"Whoso ariseth among you to teach the Cause of his Lord, let him, before all else, teach his own self, that his speech may attract the hearts of them that hear him. Unless he teacheth his own self, the words of his mouth will not influence the heart of the seeker." Baha'u'llah: Gleanings, CXXVIII)
The reason why it is important for us to focus on our own spiritual state is because real teaching isn't, at root, an intellectual process, where we share a bunch of nice-sounding ideas ("God is one, religion is one, humanity is one - yay!"), or try to convince people of things using reason. It is an ontological process - that is, it is a process that takes place at the level of reality. For example, when a child is born, that young person comes into existence anew in this physical world - that is an ontological process in that it takes place in the arena of reality or existence. In order for us to engage with reality, our beings have to become highly crafted tools that have the ability to influence the processes and outcomes of reality. When we develop to such a refined state, we become mini creators - we actually bring into existence in this world things that were never here before. This idea of our being mini creators is found in the following tradition, which Baha'u'llah quotes approvingly:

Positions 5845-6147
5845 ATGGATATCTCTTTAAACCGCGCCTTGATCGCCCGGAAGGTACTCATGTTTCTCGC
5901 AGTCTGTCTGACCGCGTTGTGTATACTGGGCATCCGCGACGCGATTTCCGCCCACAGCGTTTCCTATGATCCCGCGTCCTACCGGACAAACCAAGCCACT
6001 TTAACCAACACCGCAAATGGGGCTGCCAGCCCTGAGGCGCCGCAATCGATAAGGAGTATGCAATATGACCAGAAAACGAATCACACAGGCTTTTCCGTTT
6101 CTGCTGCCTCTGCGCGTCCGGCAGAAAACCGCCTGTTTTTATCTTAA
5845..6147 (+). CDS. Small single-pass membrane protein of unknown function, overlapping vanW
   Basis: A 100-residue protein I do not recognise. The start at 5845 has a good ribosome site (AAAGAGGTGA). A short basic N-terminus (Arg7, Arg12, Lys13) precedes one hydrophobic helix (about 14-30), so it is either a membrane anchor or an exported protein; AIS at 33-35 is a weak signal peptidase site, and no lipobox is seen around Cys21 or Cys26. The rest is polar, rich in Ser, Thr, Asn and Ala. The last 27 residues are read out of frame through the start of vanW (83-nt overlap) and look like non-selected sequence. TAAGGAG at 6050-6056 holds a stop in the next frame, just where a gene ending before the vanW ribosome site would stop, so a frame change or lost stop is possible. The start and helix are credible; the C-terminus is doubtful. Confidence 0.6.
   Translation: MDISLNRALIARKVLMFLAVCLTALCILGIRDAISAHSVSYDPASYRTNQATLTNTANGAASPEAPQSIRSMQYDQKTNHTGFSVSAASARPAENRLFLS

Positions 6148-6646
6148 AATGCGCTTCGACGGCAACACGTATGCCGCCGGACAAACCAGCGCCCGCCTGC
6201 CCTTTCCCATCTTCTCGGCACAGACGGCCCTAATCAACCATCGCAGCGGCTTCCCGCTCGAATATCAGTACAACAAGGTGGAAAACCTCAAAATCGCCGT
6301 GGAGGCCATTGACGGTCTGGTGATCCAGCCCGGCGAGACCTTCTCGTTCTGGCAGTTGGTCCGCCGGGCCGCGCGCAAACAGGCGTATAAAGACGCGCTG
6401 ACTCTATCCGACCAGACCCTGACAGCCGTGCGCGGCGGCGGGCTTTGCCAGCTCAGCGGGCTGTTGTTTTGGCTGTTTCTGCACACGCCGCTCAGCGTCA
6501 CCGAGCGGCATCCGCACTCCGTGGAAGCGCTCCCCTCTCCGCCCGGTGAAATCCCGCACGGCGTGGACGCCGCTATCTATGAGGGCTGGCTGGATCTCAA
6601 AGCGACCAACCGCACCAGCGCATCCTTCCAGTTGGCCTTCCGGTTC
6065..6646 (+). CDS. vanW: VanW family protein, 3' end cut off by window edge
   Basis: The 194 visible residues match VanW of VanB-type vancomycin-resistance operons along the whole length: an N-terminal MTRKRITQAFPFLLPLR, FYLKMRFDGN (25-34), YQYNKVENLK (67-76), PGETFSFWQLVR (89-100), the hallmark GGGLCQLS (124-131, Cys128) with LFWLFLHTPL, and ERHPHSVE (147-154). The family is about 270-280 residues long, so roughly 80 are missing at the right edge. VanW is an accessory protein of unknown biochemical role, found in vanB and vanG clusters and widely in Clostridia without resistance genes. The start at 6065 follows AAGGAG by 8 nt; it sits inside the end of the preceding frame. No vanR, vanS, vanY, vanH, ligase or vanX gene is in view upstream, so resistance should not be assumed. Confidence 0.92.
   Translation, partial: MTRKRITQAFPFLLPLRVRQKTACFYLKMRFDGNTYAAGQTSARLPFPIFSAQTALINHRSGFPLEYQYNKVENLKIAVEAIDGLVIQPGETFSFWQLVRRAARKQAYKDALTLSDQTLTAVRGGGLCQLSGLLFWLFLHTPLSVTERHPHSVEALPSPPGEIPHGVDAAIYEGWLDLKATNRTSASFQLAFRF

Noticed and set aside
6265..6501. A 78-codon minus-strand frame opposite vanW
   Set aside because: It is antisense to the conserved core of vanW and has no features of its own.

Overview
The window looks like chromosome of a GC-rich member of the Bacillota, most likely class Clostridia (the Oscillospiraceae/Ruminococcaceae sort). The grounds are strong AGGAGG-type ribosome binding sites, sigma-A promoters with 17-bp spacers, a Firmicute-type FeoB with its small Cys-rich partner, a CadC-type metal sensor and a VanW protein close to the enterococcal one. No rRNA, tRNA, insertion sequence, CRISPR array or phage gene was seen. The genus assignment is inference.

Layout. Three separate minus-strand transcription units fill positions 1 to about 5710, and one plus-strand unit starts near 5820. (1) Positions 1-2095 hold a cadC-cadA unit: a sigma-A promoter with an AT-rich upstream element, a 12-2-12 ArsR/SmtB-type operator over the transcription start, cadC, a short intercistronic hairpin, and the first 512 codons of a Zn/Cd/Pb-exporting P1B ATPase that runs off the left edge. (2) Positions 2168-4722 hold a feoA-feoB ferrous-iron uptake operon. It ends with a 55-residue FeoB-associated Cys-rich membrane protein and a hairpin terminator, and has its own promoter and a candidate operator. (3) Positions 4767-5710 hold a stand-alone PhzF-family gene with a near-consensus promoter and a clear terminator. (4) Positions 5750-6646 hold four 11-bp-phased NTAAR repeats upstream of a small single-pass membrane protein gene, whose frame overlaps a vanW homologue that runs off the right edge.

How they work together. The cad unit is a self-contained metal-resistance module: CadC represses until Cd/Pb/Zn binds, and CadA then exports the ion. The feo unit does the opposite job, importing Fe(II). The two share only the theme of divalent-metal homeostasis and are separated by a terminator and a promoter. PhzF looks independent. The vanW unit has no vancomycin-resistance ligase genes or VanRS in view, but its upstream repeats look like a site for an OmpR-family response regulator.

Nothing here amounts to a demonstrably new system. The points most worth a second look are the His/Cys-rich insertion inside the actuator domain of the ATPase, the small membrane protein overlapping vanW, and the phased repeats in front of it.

"O My Servant! Obey Me and I shall make thee like unto Myself. I say `Be,' and it is, and thou shalt say `Be,' and it shall be." (Baha'u'llah: Fourth Valley of the four)
After writing the above, I suddenly remembered the following passage. I believe that what I have said about our being mini creators is what Baha'u'llah means by our being quickeners of mankind.